Seventeen Niger soldiers were killed on Tuesday in an attack by suspected jihadists near the country's western border with Burkina Faso, the defence ministry said.An army detachment was "the victim of a terrorist ambush near the town of Koutougou", said a ministry statement published late Tuesday.It added that another 20 soldiers had been wounded, six seriously, with all the casualties evacuated to the capital Niamey.More than 100 assailants were "neutralised" during their retreat, the army said.A jihadist insurgency has plagued Africa's Sahel region for more than a decade, breaking out in northern Mali in 2012 before spreading to neighbouring Niger and Burkina Faso in 2015.The so-called "three borders" area between the three countries is regularly the scene of attacks by rebels affiliated with the Islamic State group and Al-Qaeda.The unrest across the region has killed thousands of troops, police officers and civilians and forced millions to flee their homes.Anger at the bloodshed has fuelled military takeovers in all three countries since 2020, with Niger the latest to fall to a coup on July 26 when President Mohamed Bazoum was ousted.Niger is also facing a jihadist insurgency in its southeast from militants crossing from northeastern Nigeria -- the cradle of a campaign initiated by Boko Haram in 2010.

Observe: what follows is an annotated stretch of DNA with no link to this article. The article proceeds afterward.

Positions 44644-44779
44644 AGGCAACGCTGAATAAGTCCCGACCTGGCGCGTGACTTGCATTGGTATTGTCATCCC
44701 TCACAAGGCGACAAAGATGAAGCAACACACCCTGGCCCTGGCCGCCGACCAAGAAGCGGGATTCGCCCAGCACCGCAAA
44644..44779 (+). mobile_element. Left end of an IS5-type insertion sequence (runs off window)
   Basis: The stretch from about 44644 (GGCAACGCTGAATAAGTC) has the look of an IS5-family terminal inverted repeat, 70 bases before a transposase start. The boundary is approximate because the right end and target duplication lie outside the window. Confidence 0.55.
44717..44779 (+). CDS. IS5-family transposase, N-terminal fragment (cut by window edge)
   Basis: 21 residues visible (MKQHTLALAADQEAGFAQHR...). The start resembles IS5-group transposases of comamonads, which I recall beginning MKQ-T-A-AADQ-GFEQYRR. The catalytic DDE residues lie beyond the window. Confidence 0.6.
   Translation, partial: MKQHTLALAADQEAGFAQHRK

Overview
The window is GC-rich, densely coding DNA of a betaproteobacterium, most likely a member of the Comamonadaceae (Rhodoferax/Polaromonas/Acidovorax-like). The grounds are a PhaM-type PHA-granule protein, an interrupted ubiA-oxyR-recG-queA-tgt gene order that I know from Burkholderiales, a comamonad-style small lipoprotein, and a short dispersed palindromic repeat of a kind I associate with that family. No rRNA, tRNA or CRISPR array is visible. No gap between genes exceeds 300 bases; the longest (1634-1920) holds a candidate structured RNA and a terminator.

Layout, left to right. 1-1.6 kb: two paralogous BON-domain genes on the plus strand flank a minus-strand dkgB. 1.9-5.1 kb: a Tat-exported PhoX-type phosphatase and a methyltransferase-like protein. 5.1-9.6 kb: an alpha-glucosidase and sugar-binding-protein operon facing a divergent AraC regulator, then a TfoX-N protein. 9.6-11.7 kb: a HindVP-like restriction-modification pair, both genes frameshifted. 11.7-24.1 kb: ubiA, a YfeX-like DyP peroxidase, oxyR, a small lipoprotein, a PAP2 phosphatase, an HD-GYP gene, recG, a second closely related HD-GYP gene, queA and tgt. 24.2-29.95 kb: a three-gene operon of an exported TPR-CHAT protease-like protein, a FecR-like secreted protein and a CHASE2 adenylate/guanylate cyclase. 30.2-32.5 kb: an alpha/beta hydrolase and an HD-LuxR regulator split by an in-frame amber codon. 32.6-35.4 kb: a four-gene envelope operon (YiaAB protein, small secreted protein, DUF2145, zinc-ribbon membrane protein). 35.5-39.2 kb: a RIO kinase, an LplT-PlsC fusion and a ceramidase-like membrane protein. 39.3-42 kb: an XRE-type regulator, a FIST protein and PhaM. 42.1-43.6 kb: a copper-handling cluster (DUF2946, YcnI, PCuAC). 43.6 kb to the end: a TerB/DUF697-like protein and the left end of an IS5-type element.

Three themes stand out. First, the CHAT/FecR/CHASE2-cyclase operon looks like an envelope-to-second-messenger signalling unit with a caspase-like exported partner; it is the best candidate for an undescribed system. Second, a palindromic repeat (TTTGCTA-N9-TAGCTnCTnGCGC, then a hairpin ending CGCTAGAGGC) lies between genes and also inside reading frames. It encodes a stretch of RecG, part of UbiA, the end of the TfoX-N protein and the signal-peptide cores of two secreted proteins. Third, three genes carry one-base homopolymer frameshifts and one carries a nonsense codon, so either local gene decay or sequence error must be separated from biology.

Religious leaders and politicians in northern Nigeria have opened back-door channels in a frantic attempt to stave off military intervention in coup-stricken Niger.The crisis has sparked fears for ancient cultural, social and commercial links that bind southern Niger with seven border states in northern Nigeria -- Katsina, Sokoto, Zamfara, Kebbi, Jigawa, Borno and Yobe.Many people in the north are shocked by the threat from West Africa's regional bloc ECOWAS, which is chaired by Nigeria, to intervene militarily to restore Niger's elected president, Mohamed Bazoum."What we had in the last one thousand years has been lost in a matter of few weeks," Sule Lamido, Nigeria's former foreign minister and ex-governor of Jigawa state, said in an article published on Sunday.Bazoum, 63, was detained on July 26 by members of the presidential guard, in Niger's fifth coup since independence from France in 1960.The Economic Community of West African States (ECOWAS) gave Niger's military rulers a one-week ultimatum on July 30 to restore Bazoum or face the potential use of force, but the deadline expired without action.The drumbeat of possible intervention sounded again on Thursday, when ECOWAS approved deployment of a "standby force to restore constitutional order" in Niger.But visits by representatives from northern Nigeria have also helped swing the pendulum back towards diplomacy.Sanusi Lamido Sanusi, the influential former emir of Kano and Nigeria's former central bank governor, travelled to Niger on the eve of the ECOWAS summit for talks with the regime.His visit was followed at the weekend by that of a delegation of religious clerics.- Pressure on Tinubu -As West Africa's biggest economic and military power, Nigeria wields extensive clout.President Bola Tinubu, who came to power in May after disputed elections, has taken a hard line on stemming a cascade of coups that have now swept through four ECOWAS countries in three years.But concern in northern Nigeria of a potentially catastrophic intervention is heaping pressure on him to exercise restraint.Hundreds of residents in the Rijiyar Lemo neighbourhood of Kano took to the streets last week after Friday prayers in protest against any military operation.Raising the flags of both Nigeria and Niger, the protesters chanted anti-French slogans and dragged a mock French flag along the dusty road, accusing Niger's former colonial power of prodding Nigeria to go to war with its neighbour.On August 5, all 58 Nigerian senators across party lines from the north denounced planned military intervention in Niger, warning of dire consequences for seven border states.On August 9, a group of northern academics, retired senior military officers and politicians wrote to Tinubu, cautioning him of the risks of intervention in an already deeply unstable region.Nigeria's many security challenges -- from jihadist insurgency and farmer-herder conflict to banditry and kidnapping -- would be inflamed by the flow of arms and spread of violent extremism and banditry, they warned.- Trade ties -Nigeria's closure of its land border with Niger is already costing northern states around 13 billion naira ($13.5 million) every week, according to Arewa Economic Forum (AEF), a northern economic think-tank.In 2022 the volume of formal trade between Nigeria and Niger stood at $234 million while informal trade, which is mostly in perishable commodities, was $683 million, according to Ibrahim Shehu Dandakata, head of the AEF."Nigeriens depend on Nigeria for most of the essential commodities they consume. Nigerian businesses also rely on transit points for importation from Niger Republic," Dandakata said at a conference in Nigeria's capital Abuja on Sunday.More than 2,000 containers laden with goods belonging to Nigerian traders are stuck at the border"Our customers from Niger, Benin, up to Central Africa, have stopped coming to buy our goods due to the closure of the border and this is affecting us," said Shamsu Bala, a textile trader at the Kantin Kwari textile market in Kano."We want this issue to be resolved amicably. War will only make the situation worse for everyone."